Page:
In my current role, I have the flexibility to dedicate energy and time to APBS. My hope is that I will be able to contribute to APBS's development, working with my colleagues to continue its balanced and progressive agenda. Specifically, I am interested in extending PBS to broader systems (including, families), promoting research on effective and efficient implementation of behavioral interventions in complex community settings, and extending applications to other populations, especially typically-developing children.
My interest in serving on the APBS Board is rooted in a career-long commitment to developing and implementing effective, evidence-based practices for individuals and organizations. As an active member of APBS since its inception (conference presentations; 2006 conference local planning committee), I know personally about the impact and growth of APBS, and its potential for influencing future PBS research and practices. My own previous work has included federally funded projects including multi-state implementation/evaluation of the Behavior Analysis Follow Through program, a "handicapped children's model program," and many others. In 1999, I spearheaded a statewide coalition of Nevada agencies and schools, leading to inclusion in the NIDRR funded Rehabilitation Research and Training Center (RRTC-PBS) state training team project. I have served since then as Director of PBS-Nevada, which has been funded continuously through state dollars and collaborating agencies and school districts, and supports PBS programs in early childhood, schools, and community agencies. Nevada is a Network affiliate of APBS. I have provided leadership nationally (RRTC Training/Dissemination Steering Committee; AAIDD Region 2 Executive Board) as well as in Nevada where my role has included state-level policy development, interfacing with stakeholder commissions, boards and legislators, and building systemic interagency collaborations. I believe APBS can be most effective with broad representation of stakeholder groups on its Board. If elected to the Board, I would be pleased to participate actively in the expansion of APBS's membership and scope of influence on behavior support initiatives serving a variety of individuals of all ages.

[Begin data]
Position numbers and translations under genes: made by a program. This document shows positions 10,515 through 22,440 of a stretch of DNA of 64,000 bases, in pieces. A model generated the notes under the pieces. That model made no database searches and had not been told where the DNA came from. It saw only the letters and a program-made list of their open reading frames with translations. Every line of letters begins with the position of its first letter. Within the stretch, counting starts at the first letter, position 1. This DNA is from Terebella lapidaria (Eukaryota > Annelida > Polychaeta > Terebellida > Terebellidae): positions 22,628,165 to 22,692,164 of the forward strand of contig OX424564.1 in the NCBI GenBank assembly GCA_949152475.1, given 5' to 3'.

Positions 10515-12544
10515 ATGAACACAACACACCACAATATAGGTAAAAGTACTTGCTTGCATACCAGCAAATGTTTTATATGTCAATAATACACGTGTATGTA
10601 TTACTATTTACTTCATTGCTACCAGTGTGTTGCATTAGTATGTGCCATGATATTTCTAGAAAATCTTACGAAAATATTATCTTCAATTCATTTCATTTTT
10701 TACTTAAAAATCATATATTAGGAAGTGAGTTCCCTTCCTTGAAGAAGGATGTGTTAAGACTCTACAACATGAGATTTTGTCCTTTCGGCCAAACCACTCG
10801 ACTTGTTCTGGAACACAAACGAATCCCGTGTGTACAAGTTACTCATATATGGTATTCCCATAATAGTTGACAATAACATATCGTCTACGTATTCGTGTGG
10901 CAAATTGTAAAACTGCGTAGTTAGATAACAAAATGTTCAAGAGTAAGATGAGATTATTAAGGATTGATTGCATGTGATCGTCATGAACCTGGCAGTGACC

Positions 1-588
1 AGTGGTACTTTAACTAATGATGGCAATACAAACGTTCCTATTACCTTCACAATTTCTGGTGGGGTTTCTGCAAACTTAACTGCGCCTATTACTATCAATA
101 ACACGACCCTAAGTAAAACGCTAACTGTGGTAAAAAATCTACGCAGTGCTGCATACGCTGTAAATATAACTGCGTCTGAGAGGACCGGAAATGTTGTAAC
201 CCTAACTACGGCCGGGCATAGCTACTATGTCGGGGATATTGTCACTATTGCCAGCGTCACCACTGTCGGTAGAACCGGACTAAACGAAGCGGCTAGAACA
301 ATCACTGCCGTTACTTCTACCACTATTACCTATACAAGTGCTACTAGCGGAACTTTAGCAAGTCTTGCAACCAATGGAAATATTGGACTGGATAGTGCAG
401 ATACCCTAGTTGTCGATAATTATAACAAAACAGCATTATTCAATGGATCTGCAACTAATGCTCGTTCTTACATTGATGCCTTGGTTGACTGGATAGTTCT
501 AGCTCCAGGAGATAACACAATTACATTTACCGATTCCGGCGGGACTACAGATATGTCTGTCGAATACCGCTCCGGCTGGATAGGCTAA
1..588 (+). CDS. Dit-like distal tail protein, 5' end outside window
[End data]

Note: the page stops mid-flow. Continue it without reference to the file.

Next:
The mission of APBS is to support individuals in the reduction of problem behavioral challenges while simultaneously increasing independence. This mission intersects with my professional and personal lives and interests. As a parent educator, classroom teacher, educator, school and district level coach, researcher, facilitator, coordinator, professional developer, data collector & analyst, writer, and as a parent I have spent my adult life working to create environments that better support the success of all individuals. My professional work and advocacy has been grounded in research-based practices and has extended across the lifespan. A significant portion of my work has been focused on organizational change across a multiplicity of levels (e.g., family, classroom, grade level, leadership team, school, district, and state), and change that often times is achieved one relationship at a time.
Advocacy and volunteerism are behaviors that have been modeled by my parents and grandparents and a family value I have happily emulated. Although life is a marathon, time is often short and a commodity to be carefully allocated. But when I was nominated to serve on the APBS Board of Directors I did not hesitate to accept the nomination. APBS philosophically and meaningfully supports my work and my passion for supporting life outcomes for all individuals. If elected by the APBS membership I will bring my skills, knowledge and passion to the service of this organization.
Amy S. Lingo
I was introduced to PBIS as a doctoral student under the direction of Dr. Mike Nelson at the University of Kentucky and over the past 10 years I have been fortunate to have worked with a number of like experts to gain experiences in training and supporting PBIS across the tiers, across age groups, and across both academic and social behavior. For the past 5 years I have been Co-Director of the Academic and Behavior Response to Intervention (ABRI) project at the University of Louisville, which was funded to further PBIS and RTI efforts across the state. Having worked directly with dozens of schools to implement PBIS systems, I know first-hand what effects we can have on students if we have the knowledge and support to implement effective practices. As such, I have learned that changing student behavior begins with changing adult behavior. As a member of the APBS board I would advocate for a focus on furthering our development of effective systems for training and supporting teachers to implement and sustain effective practices in the classroom and across the school. In addition, I am a very strong believer in effective instruction as perhaps the most important aspect of universal interventions for both academic and social behavior. I would work with both the APBS leadership and membership to incorporate principals of effective instruction as a tier I focus. Because I've seen what a difference strong advocacy for PBIS can do for teachers, students, and families, I would be honored to take a role in facilitating the next steps of this important process over a 3-year term.